Anandibai

Anandibai was a Peshwa Queen and the wife of Raghunathrao, the 11th Peshwa of the Maratha. In August 1773, she successfully plotted the death of her nephew, the 17-year-old Peshwa Narayanrao. Her husband was acting regent at the time and next in line for the throne, at the time of Narayanrao's death.


Anandi

BornUnknown
DiedUnknown
Spouse(s)Raghunathrao
ChildrenBaji Rao II and 2 others.
RelativesRaghu Mahdev
Anandi
HouseOak (by birth)
Bhat (by marriage)

Early life and marriageEdit

Anandibai was born into a Chitpavan Brahmin family belonging to Guhagar village in the Konkan region of what is now Maharashtra state. She was the daughter of Raghu Mahadev Oak.[1] Her cousin Gopikabai (of the Raste family), was the wife of Peshwa Balaji Bajirao. In December 1756, when Anandibai was yet a child, she was married to Raghunath Rao, younger brother of Balaji Baji Rao.[2] She was his second wife. Raghunathrao's first wife (Janaki Bai of the Barwe family) had died in August 1755.

Both Balaji and Raghunath were the sons of Baji Rao I, Peshwa of the Maratha Empire. The position of Peshwa was an administrative appointment made by the Chhatrapati (King), and it was not actually hereditary. Indeed, Baji Rao I was only the second man from his family to be named Peshwa.

Assassination of NarayanraoEdit

 
Shaniwar Wada - the place where the conspiracy of the assassination of Narayanrao unfolded

After the death of Madhavrao I in 1772, his brother Narayanrao was to take the throne but he was still a minor. There was debate among the Peshwas about who should become the next regent. Finally it was decided that Narayanrao would be the peshwa with his uncle Raghunathrao acting as regent. Initially this arrangement worked but soon Narayanrao imprisoned his uncle on charges of plotting to overthrow him.

On 30 August 1773 in Shaniwar Wada,[3] in an effort to free himself, Raghunathrao hired Gardis as mercenaries. These men scaled and captured Shaniwar Wada. They quickly reached Narayanrao's chambers and held him captive. Narayanrao tried to appeal to his uncle but Anandibai intervened and did not allow his requests to reach Raghunathrao.

According to popular legend, Raghunathrao had sent a message to Sumer Singh Gardi to fetch Narayanrao using the Marathi word dharaa (धरा) or 'hold' (actual phrase in Marathi - " नारायणरावांना धरा"/"Narayanrao-ana dhara"). This message was intercepted by his wife Anandibai who changed a single letter to make it read as maaraa (मारा) or 'kill' . The miscommunication led the Gardis to chase Narayanrao, who, upon hearing them coming, started running towards his uncles' residence screaming, "Kaka! Mala Vachva!!" ("Uncle! Save me!"). But nobody came to help him and he was killed in the presence of his uncle.[3]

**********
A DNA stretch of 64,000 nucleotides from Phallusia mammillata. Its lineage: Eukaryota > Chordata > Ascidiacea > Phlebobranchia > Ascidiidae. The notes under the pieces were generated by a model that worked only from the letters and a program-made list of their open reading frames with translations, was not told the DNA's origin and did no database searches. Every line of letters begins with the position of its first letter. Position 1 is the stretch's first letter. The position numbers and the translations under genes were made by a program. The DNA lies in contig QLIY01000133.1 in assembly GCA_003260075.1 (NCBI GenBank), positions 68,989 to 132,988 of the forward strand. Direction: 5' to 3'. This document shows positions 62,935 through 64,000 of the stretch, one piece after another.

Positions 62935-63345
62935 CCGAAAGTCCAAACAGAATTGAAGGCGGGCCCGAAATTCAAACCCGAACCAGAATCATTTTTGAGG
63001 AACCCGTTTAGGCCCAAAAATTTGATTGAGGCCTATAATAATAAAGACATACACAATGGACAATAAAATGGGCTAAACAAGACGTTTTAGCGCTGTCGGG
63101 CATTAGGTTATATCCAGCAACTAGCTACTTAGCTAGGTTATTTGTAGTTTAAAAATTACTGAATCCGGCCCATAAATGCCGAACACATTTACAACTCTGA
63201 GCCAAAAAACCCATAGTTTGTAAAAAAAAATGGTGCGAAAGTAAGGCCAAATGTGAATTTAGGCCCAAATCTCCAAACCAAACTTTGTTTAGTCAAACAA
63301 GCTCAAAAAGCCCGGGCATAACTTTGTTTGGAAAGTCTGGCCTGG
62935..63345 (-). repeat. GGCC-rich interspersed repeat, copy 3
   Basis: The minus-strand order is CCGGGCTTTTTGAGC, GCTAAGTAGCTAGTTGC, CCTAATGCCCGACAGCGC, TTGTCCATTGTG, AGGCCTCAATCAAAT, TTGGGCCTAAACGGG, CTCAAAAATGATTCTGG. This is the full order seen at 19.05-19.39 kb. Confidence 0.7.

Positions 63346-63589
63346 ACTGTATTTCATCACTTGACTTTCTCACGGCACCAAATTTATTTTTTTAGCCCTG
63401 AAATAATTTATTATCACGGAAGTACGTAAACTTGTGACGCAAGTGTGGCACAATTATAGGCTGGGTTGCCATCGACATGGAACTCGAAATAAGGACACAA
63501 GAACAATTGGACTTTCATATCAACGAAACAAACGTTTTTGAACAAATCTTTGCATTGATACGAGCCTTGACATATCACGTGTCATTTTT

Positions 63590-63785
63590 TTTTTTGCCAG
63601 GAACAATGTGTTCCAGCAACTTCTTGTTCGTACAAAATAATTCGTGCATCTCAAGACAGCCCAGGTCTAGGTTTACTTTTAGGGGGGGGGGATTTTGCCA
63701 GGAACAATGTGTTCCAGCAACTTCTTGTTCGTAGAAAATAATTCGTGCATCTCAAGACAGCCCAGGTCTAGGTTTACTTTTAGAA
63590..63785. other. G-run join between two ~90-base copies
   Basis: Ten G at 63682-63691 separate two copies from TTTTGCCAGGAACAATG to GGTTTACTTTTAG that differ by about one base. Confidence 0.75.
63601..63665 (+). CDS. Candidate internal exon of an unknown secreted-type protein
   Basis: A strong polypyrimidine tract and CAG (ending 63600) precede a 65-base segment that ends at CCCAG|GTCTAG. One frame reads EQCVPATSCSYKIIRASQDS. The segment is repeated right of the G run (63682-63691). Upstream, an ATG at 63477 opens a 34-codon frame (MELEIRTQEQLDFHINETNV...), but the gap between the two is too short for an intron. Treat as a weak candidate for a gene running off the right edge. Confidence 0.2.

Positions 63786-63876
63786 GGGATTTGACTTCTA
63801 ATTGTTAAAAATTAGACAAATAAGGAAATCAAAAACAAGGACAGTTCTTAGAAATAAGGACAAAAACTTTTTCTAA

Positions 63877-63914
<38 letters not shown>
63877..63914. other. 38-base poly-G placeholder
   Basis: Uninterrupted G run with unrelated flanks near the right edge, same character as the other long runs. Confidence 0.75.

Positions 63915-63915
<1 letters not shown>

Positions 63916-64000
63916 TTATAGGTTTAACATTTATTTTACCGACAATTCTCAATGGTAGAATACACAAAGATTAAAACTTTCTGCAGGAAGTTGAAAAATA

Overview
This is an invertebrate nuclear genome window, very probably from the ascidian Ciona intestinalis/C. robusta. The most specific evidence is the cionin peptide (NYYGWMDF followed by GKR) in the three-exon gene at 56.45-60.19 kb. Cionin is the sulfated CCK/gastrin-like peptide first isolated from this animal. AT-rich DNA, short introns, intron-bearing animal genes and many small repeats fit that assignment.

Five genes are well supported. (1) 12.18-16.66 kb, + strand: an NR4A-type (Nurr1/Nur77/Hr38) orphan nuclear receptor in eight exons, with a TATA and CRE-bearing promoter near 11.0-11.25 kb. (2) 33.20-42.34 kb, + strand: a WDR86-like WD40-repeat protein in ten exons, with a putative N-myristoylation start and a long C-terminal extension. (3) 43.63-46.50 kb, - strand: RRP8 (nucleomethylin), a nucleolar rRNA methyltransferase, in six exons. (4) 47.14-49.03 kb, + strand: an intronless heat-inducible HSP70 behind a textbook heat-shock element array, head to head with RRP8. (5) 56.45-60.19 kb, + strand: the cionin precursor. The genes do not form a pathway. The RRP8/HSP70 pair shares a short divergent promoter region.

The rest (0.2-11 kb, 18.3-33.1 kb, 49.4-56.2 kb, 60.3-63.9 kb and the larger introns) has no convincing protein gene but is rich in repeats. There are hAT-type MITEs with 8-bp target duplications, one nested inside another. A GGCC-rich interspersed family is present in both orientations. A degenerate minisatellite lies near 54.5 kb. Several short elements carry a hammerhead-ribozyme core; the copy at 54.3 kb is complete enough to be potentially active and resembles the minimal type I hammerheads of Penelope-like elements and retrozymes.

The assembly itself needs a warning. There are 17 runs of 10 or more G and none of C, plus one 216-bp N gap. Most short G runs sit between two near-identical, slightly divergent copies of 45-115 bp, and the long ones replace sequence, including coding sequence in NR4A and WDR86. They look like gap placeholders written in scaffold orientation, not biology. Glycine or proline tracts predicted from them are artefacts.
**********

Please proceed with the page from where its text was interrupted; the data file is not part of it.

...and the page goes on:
AftermathEdit

After Narayanrao's death, Raghunathrao became Peshwa but Nana Phadanvis ordered an investigation into the death of Narayanrao. The Chief Justice, (or Mukhya Nyayadhish) of the Marathas, Ram Shastri Prabhune, found Anandibai and Raghunathrao guilty of murder. A part of the letter of Raghunathrao's order to the Gardis was examined by Ram Shastri who determined that the initial order "restrain him" (tyaala dharun aana) had been changed to "kill him" (tyaala marun aana) - a difference of only one letter in the Marathi language. Raghunathrao swore that he had not ordered the murder of his nephew. It was widely believed in the palace that the author of this change was Anandibai herself.[4][5]

Anandibai's husband was overthrown by Nana Phadanvis and 12 others in the Barabhai conspiracy. The result of this was that the one-year-old baby Madhavrao II, born to Narayanrao's widow, Gangabai (Sathe) after his death, was put on the throne, effectively putting the power in the hands of Nana Phadanvis.

Later lifeEdit

As she and her husband were fleeing from the forces of Nana Phadanvis, she gave birth to Bajirao II on 10 January 1775 in the Dhar fort, under the control of the Pawars.[6]

On 11 December 1783, her husband, Raghunathrao died,[7] leaving behind three sons.

In popular cultureEdit

See alsoEdit

ReferencesEdit

  1. ^ Gune, Vithal (1996), Survey and Calendar of Marathi Documents, K.P. Bagchi, ISBN 978-81-7074-166-4, retrieved 2009-01-14
  2. ^ Turner, O. (1904), Journal of the Bombay Branch of the Royal Asiatic Society, The Society, retrieved 2009-01-14
  3. ^ a b [1]|Indian express article about Shaniwar Wada
  4. ^ Sen, Shailendra (1994), Anglo-Marath Relations during the time of Warren Hastings, Popular Prakashan, ISBN 978-81-7154-578-0, retrieved 2009-01-14
  5. ^ Hasting, Gabriel (2004), Strangers Within the Gates, Asian Educational Services, ISBN 978-81-206-1875-6, retrieved 2009-01-14
  6. ^ Vaidya, S.G. (1976), Peshwa Bajirao II and the Downfall of Maratha Power, Pragati Prakashan, ISBN 978-81-206-1875-6, retrieved 2009-01-14
  7. ^ [2]| Nashik District Gazetteer